“I started following around Dr. Cotten, who was an orthopedic surgeon here for a long, long time, and Dixon Cotten, over at Southern Spine and Health,” Michael said. “The first year of med school you basically do the basic sciences—physiology, anatomy, chemistry, organ system, cardiovascular system, urinary system, whatever, just your basic systems. Your second year, you go out and shadow or follow different specialties. You may have gone through cardiology for a month (in year one), but then your second year you have a month of cardiology where you’re in the hospital, in the office, seeing different patients and doing things. You have these rotations among the different specialties. So at that point I was I was dead-set on being an orthopedic surgeon.

“I liked sports medicine. I like sports, and of course Dr. Cotten had an influence on me. He was an orthopedic surgeon, so I was like, ‘Oh let’s do this.’ “I wanted some type of surgery. I didn’t think I could sit in an office all day and just see patients and that’s it. I wanted to have a little break between office and surgery. I didn’t want to do general surgery either. I saw a few general surgeons and they seemed to have a lot of stress. Orthopedics seemed comfortable. They seemed happy.”

Of course, Michael didn’t end up going into orthopedics, and it was yet another relationship that factored into that decision.

“I never thought about urology,” he explained. “Then I came down here. I knew [Albany Urology Clinic and Surgery Center partner] Dr. Daugherty for a few years before I went to med school, just from playing golf with him at Doublegate. One day, it was in the fall, I had come down for something, a weekend, and I played golf with him.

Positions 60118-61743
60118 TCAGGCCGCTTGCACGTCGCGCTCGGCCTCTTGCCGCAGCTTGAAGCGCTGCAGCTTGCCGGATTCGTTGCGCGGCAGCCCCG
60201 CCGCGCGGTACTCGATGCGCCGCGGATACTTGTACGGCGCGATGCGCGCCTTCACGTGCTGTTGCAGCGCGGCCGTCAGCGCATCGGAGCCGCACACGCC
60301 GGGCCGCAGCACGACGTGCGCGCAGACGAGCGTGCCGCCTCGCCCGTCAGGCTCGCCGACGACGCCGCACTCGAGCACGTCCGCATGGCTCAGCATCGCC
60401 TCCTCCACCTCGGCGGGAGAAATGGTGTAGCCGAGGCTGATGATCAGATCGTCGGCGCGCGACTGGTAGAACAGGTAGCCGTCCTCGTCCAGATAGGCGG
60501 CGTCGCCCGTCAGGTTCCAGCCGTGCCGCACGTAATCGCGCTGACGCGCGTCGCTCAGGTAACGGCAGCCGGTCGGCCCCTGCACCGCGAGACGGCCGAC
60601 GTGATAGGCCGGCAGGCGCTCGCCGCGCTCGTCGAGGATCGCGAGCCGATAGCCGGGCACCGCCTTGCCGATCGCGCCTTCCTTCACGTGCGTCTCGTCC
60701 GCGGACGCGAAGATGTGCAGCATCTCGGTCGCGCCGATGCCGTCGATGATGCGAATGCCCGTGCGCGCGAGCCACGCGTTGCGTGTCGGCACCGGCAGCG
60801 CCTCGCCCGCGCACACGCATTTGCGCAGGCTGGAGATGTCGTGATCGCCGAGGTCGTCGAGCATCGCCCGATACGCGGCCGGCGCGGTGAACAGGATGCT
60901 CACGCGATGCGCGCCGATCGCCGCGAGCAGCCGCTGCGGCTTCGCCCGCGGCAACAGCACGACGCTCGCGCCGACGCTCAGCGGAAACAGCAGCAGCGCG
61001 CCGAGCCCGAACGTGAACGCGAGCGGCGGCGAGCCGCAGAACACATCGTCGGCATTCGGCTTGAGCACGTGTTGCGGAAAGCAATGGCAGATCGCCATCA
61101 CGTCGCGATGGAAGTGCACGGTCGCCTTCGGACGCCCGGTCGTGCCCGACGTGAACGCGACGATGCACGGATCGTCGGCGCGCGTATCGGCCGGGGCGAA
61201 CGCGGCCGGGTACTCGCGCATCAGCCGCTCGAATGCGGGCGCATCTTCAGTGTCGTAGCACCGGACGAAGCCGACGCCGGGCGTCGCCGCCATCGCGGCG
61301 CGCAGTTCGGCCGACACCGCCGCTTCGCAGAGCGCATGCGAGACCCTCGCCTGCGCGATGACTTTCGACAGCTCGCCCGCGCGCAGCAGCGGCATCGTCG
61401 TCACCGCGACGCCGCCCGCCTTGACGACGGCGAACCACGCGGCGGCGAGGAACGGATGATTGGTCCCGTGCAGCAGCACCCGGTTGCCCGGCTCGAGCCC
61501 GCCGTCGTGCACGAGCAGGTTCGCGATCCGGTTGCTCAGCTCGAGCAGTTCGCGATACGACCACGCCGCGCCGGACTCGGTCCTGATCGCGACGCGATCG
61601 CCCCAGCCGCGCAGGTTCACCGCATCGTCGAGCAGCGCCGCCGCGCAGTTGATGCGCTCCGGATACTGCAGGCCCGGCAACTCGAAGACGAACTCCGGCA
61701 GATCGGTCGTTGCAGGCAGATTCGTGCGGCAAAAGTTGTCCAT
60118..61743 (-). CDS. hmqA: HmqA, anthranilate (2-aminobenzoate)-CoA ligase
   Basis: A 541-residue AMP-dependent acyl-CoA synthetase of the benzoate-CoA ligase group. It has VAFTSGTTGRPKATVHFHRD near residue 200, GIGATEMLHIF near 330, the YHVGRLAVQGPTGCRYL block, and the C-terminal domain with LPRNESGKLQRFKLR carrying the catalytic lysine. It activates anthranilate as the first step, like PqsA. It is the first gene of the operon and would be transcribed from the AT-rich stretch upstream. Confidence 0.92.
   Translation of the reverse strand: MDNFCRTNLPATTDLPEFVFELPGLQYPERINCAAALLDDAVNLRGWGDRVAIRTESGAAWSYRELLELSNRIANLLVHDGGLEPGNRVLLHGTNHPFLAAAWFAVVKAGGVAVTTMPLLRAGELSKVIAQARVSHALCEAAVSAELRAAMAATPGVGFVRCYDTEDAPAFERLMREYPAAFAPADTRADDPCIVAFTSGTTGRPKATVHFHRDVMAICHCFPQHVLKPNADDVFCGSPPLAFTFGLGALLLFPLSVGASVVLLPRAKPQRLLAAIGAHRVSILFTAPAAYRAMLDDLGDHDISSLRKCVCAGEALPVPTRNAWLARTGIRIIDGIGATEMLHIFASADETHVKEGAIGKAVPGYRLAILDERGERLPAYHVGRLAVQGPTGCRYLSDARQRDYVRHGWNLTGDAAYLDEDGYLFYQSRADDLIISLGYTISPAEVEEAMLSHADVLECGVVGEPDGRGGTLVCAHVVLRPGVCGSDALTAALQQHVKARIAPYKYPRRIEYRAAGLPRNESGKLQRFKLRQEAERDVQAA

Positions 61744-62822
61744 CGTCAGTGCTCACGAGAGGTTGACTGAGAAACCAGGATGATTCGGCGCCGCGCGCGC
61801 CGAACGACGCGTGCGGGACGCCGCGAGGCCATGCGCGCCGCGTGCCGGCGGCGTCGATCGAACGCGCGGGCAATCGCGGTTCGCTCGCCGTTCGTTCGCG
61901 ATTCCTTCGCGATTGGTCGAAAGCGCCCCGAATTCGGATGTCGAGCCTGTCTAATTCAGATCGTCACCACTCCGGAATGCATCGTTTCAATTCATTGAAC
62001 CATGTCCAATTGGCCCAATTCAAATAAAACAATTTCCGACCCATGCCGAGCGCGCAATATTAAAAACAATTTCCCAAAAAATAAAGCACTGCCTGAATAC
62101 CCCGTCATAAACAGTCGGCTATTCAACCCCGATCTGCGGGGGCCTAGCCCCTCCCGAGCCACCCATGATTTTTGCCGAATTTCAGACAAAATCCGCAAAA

“He said, ‘How’s it going?’ Well he’s a DO [Osteopathic Doctor, like Michael], and so is Dr. Wendland [another partner at Albany Urology]. The DO community, the osteopathic community, it’s a smaller community of doctors. There’s a whole lot less DOs out there than MDs, so if you have somebody that’s a DO you can kind of nurture them. I don’t know. It’s just a different mindset, a different brotherhood for osteopathic medicine.

“But anyway, Dr. Daugherty was talking to me and he’s like, ‘Do you want to talk about urology?’ I said, ‘No.’ But he said, ‘Why don’t you come chat with me for a week while you’re down for Christmas or whatever and see if you like it?’ And I said, ‘Okay.’ I had never thought about it. I hung out with him and I really enjoyed the field.”

A lot of that appeal, Michael said, came from the fact that urology provided a good mix of treating different patients for a variety of different conditions in a variety of different ways.

“We get a good mix of seeing patients for varying kinds of conditions,” he said. “I treat a lot of cancer. I treat acute pain with kidney stones. I treat a wide range of conditions that patients come in with.